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13Jan

Did 1031 Like-Kind Exchanges Dodge a Bullet?

Editor’s Note: A version of this post on the 1031 like-kind exchange (LKE) appears as an article in the most recent Terra Firma magazine, which is available in e-form here.

By Evan Liddiard

In the run-up to the 2020 election, alarm bells started ringing in the real estate world when Joe Biden’s campaign suggested that one way to help pay for his massive spending plans, if elected, would be to phase out the like-kind exchange (LKE) for higher-income Americans.

Many progressives have long painted section 1031 as a tax giveaway for real estate moguls with few redeeming qualities for anyone else. Thus, many saw it as a chance to raise revenue to pay for childcare and Medicaid expansion while adding equity to the tax law.

Fast forward to late 2021. Now-President Biden presented his Democratic colleagues in Congress with a scaled-back framework of the “Build Back Better” act that seemed on the verge of passing the House of Representatives and possibly the Senate.

Yet, 1031 long ago fell off the list of the nearly $2 trillion package of tax increases, even though the Biden Administration put it forward as an integral part of the plan this spring. What happened?

The Myth of the Loophole

To answer this question, we need to dig deeper into political perceptions. The fact is, Section 1031 has long been poorly understood by policymakers and, as a result, finds itself on a perennial list of so-called “loopholes” that should be stricken from the law. This is because far too few Members of Congress have a solid understanding of how LKEs work.

Thus, when left-wing groups brand 1031 as “tax free” or “improper,” it is easy for the uninformed to believe this is just one more “freebie” in a tax code tilted toward the rich. Fortunately, proponents of preserving the like-kind exchange had recent experience in defending it against repeal.

A Fight for the Like-Kind Exchange

Four years ago, the provision was in danger from the other side of the aisle. Republicans pushing for tax reform decided that the LKE was not needed in a world of immediate expensing for real estate. Trade groups and others quickly formed a coalition to fight elimination. The result of intense efforts over more than a year was that 1031 was saved for real estate, even though it was lost for personal property.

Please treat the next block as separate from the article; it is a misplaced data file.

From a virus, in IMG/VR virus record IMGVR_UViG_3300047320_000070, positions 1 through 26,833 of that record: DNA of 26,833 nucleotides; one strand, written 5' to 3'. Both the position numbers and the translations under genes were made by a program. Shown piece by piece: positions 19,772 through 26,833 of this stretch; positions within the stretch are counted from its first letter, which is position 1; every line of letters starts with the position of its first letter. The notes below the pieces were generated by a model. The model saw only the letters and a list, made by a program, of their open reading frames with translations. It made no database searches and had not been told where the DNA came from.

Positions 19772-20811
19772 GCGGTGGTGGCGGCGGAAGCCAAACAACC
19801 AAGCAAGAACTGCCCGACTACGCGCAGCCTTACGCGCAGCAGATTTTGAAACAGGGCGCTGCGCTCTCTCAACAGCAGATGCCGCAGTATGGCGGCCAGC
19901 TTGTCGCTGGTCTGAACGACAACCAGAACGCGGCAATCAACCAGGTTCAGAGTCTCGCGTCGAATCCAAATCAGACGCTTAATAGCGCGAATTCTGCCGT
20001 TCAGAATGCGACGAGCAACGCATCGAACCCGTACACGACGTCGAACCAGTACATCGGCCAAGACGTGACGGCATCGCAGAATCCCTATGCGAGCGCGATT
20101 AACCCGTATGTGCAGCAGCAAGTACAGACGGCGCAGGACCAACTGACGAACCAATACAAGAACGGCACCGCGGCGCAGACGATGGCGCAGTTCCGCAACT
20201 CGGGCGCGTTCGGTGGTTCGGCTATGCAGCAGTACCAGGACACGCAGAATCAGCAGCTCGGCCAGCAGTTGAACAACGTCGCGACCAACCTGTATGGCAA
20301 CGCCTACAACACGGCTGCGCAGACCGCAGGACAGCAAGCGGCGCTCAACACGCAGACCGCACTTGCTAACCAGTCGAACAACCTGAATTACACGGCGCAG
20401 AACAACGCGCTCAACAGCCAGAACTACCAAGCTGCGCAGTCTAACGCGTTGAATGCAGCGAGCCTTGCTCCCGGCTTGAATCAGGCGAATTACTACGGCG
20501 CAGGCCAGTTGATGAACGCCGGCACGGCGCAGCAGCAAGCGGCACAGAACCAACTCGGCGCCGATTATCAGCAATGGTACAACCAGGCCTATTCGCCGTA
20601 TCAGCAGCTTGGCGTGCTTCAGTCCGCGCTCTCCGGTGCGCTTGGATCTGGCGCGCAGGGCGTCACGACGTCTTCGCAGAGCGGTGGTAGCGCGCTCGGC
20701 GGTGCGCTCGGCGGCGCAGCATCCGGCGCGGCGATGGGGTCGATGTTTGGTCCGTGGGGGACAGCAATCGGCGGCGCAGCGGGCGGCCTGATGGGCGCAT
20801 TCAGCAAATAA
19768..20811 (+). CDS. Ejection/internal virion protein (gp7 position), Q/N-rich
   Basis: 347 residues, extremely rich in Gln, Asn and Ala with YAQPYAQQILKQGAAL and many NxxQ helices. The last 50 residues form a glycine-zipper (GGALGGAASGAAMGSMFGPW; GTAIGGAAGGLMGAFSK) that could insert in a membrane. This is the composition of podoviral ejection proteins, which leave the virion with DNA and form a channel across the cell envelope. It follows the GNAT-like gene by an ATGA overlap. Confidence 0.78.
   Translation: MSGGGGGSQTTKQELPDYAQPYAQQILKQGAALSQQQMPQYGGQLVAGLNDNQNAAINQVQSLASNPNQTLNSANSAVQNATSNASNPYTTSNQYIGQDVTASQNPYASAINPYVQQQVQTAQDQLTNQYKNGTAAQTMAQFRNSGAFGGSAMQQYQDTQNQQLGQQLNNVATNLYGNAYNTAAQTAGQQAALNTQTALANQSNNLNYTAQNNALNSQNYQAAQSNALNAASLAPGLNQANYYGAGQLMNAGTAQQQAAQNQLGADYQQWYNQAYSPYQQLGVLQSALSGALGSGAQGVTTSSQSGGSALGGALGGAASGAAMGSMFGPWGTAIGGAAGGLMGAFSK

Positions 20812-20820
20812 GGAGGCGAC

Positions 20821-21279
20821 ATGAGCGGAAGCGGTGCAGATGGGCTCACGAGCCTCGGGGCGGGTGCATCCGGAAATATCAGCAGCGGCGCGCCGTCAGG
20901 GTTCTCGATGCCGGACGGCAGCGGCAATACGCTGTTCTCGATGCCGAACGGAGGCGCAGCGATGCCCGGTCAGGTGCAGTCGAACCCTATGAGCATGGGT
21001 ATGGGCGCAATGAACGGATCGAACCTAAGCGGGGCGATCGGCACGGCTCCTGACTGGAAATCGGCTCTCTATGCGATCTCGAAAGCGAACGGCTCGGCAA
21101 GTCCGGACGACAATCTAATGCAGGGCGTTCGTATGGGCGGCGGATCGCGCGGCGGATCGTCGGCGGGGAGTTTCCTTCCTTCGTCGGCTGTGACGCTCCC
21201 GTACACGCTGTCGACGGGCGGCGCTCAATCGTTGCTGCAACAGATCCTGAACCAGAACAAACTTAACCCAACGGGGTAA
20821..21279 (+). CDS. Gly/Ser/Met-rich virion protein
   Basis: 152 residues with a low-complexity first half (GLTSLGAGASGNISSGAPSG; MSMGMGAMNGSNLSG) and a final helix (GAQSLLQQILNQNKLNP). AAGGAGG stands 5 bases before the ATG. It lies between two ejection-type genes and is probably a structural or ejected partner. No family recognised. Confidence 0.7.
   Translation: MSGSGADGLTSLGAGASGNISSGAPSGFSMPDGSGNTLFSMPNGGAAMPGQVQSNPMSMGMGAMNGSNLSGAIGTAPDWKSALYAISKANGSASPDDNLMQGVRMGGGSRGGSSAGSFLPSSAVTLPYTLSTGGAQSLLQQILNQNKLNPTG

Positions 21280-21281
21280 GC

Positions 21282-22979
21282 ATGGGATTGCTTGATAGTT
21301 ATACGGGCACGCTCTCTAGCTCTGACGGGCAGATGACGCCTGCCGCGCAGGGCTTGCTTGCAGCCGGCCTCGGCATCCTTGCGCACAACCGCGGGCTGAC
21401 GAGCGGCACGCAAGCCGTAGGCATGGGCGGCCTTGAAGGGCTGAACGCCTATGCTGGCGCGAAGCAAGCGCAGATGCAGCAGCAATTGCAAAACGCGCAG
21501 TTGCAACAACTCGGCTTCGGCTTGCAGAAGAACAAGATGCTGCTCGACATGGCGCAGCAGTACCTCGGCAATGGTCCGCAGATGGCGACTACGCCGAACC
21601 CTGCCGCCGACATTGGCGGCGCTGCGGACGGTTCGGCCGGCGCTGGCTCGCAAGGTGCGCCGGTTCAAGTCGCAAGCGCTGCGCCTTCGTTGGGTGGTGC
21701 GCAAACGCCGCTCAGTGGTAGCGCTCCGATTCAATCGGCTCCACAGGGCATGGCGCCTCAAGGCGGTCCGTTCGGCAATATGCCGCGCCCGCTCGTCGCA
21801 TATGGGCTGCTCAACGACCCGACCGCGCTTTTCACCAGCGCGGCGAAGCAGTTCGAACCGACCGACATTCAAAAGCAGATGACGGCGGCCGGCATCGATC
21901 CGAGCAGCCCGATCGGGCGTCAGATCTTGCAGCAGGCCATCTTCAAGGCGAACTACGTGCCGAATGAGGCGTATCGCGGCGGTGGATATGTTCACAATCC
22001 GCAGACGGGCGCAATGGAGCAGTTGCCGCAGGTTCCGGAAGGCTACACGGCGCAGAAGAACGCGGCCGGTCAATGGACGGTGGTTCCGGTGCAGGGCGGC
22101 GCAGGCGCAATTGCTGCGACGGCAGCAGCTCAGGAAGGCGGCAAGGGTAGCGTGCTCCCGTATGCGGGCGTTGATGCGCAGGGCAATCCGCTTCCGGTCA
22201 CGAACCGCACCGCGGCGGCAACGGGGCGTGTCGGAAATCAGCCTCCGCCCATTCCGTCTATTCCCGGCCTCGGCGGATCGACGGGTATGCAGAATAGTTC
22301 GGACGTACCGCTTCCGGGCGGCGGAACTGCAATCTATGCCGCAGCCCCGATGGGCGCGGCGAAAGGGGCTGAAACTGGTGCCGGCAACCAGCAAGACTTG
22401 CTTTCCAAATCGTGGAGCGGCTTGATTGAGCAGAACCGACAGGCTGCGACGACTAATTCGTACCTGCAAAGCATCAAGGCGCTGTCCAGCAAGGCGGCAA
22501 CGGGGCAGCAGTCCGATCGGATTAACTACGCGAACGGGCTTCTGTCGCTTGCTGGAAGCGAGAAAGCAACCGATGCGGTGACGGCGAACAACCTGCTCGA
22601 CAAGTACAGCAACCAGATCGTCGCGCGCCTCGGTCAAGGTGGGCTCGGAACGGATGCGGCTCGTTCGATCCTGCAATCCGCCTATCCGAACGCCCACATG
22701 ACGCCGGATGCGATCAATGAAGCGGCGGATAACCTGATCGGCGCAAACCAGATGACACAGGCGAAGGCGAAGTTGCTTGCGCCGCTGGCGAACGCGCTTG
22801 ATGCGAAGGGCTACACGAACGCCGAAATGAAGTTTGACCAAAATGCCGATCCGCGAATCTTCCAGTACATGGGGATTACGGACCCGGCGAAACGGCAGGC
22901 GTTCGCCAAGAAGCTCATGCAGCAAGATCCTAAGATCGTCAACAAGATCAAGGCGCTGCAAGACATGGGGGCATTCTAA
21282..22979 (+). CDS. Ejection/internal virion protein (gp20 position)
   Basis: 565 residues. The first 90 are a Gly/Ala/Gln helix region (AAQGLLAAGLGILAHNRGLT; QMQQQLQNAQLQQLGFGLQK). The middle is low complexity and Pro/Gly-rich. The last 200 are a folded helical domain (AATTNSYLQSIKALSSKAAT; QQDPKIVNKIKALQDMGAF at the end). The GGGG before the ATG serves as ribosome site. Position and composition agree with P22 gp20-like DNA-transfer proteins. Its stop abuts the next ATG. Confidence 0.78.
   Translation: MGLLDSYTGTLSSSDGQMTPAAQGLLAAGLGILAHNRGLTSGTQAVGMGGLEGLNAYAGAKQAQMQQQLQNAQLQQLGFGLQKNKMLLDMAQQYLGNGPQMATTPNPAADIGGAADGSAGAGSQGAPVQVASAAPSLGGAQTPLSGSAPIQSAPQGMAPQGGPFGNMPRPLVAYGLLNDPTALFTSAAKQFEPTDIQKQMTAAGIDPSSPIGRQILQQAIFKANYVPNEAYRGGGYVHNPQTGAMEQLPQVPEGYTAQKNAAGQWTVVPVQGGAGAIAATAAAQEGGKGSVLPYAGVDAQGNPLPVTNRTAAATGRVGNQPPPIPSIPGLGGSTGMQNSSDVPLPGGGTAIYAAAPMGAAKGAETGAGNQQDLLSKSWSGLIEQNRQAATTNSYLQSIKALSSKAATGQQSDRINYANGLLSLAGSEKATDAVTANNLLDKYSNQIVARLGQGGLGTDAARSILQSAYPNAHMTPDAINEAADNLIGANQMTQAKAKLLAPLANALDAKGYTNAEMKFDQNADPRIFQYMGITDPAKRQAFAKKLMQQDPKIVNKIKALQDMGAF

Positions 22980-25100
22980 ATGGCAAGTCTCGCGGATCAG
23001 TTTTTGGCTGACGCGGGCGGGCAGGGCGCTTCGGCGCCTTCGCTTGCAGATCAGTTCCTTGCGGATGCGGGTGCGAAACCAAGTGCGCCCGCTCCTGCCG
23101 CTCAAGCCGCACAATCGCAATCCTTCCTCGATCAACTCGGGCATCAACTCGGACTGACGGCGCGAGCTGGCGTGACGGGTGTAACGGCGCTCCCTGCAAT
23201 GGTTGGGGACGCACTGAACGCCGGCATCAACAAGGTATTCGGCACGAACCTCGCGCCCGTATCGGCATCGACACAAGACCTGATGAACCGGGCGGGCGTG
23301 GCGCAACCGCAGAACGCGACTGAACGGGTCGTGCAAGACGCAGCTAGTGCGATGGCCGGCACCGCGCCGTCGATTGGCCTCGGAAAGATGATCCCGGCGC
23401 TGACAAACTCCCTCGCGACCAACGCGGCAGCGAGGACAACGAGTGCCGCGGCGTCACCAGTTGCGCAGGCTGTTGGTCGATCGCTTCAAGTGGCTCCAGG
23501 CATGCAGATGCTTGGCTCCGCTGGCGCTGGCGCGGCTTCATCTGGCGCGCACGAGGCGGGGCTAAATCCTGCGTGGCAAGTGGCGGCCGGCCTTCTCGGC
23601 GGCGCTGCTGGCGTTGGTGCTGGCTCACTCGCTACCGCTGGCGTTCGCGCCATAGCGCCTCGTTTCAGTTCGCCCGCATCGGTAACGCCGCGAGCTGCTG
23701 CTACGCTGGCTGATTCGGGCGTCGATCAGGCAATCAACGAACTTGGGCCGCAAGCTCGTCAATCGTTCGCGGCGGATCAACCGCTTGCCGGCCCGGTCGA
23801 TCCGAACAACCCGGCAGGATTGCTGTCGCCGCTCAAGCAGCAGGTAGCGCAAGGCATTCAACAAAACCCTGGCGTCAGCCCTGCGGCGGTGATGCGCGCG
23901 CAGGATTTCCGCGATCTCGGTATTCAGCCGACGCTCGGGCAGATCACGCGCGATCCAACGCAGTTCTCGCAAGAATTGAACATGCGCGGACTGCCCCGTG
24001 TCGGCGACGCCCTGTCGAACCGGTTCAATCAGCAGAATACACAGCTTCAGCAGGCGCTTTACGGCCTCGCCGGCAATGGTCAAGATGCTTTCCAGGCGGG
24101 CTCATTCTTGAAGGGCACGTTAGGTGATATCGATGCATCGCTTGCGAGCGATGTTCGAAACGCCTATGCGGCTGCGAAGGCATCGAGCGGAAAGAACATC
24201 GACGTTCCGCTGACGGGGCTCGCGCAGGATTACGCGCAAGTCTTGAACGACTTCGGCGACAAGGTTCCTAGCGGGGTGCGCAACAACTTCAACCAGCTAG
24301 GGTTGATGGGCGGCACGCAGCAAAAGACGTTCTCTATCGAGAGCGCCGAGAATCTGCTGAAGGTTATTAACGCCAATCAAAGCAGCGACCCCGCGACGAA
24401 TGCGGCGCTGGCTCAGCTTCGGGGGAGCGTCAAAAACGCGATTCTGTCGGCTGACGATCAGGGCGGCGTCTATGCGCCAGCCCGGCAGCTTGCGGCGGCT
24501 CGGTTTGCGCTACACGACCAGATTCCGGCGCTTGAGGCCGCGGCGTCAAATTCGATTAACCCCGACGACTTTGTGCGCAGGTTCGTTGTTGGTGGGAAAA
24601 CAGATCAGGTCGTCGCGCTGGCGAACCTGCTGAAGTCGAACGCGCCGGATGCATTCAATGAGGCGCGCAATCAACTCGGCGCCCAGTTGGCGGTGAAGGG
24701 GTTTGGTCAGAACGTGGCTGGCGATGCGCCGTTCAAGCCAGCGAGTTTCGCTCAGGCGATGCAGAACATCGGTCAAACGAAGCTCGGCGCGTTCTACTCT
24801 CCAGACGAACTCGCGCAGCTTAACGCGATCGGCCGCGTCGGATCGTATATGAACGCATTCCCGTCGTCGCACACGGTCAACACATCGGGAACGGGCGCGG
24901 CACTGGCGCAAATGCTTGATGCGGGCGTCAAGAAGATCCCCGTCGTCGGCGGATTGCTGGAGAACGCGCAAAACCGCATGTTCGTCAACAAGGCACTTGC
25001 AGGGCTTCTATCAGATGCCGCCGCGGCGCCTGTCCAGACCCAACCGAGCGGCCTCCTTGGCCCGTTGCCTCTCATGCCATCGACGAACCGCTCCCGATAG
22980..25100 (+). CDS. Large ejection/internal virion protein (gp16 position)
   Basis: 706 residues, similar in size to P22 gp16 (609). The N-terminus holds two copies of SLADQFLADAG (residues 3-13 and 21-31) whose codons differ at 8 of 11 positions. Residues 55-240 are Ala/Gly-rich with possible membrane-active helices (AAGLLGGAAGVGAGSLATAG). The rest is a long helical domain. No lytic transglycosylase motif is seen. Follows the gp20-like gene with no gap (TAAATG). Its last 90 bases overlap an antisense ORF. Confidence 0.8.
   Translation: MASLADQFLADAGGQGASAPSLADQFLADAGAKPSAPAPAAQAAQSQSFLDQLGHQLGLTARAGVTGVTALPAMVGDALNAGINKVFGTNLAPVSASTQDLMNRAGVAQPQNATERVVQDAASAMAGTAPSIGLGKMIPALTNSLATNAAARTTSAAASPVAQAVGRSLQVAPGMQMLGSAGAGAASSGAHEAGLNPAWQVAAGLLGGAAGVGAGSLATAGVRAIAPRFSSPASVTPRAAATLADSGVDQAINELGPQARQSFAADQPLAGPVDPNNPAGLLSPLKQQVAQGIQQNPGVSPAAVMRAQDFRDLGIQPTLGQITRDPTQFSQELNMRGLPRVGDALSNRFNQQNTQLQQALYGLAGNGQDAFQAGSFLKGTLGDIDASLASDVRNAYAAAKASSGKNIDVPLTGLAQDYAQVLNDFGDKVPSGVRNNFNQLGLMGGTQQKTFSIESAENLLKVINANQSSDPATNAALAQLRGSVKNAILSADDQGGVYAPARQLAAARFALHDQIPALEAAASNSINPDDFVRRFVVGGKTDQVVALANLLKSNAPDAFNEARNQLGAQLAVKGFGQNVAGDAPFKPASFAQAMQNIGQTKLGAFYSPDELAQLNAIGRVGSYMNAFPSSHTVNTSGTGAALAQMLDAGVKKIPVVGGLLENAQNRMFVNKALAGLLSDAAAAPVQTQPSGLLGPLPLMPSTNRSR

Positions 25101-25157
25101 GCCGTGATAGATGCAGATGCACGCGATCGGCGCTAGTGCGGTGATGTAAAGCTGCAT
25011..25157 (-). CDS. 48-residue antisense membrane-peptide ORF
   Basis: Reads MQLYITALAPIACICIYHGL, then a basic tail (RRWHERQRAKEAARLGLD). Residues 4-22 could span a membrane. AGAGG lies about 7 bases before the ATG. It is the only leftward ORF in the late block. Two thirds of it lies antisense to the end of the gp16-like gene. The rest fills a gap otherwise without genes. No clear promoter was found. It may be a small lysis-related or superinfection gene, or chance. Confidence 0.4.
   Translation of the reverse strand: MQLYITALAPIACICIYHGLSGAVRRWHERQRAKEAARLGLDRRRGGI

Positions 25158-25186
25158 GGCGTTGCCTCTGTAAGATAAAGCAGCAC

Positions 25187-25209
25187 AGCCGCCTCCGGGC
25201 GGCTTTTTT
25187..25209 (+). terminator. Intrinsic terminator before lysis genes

However, success in 2017 taught defenders of the LKE that there are two keys to its preservation: education and data. The coalition commissioned two economic studies–one from a pair of respected academics and the other from a leading accounting firm. These, together with recent surveys of REALTORS® that showed just how pervasive exchanges are on Main Street America, told a tale far different from the myths about how critical exchanges are to job creation, neighborhood improvement, and economic growth at all levels.

A Coalition Reconnected

When the Biden campaign started the repeal drumroll again in 2020, the coalition quickly regrouped. The studies and surveys were updated, and new members were recruited that could better carry messages that appeal to Democrats, such as how 1031 helps with land conservation and assisting minority business owners in financing expansion.

Altogether, more than three dozen groups participated in an intense crusade to educate Congress. REALTORS® and others in home states and districts of key Members of Congress also weighed in. By the time the White House put forward its proposals, the coalition’s message had reached every key Democrat on Capitol Hill. A critical level of support for limiting 1031 evaporated and the provision dropped out of the bill.

So, does this mean that LKE supporters can now relax? Not at all. We must remain vigilant and ready to continue the education process on the value of Section 1031.

Refresher: What is an LKE?

“Like-kind exchanges, also referred to as 1031 exchanges, have been in the tax code since 1921 and have allowed for taxpayers to exchange property that is similar and defer the recognition of gain. The justification surrounding the deferral of gain is that a taxpayer who enters into the exchange is merely changing their investment vehicle. Based on the mechanics of the provision, the taxpayer’s gain that would have been recognized had they sold the property outright is embedded in the property received. In other words, the asset appreciation on the exchange is not eliminated, but merely deferred until a later point in time when the taxpayer eventually sells the property received in the exchange.” ~ Forbes

About the Author:

Evan Liddiard is Director of Federal Tax Policy for the National Association of REALTORS®, based in Washington, DC.

He joined NAR in 2013 after serving for more than 20 years as the Senior Tax Policy Advisor to Senator Orrin G. Hatch (R-Utah), the former chairman of the Senate Finance Committee.  He has had tax practice experience with large and small accounting firms before and after working on Capitol Hill.  Mr. Liddiard received his undergraduate degree in Accounting from the University of Utah as well as graduate degrees from The George Washington University (Legislative Affairs) and American University (Taxation).  He is currently an adjunct professor in the business graduate tax program at American University in Washington, where he teaches a tax policy course as well as a course on the taxation of real estate transactions.

About the Author

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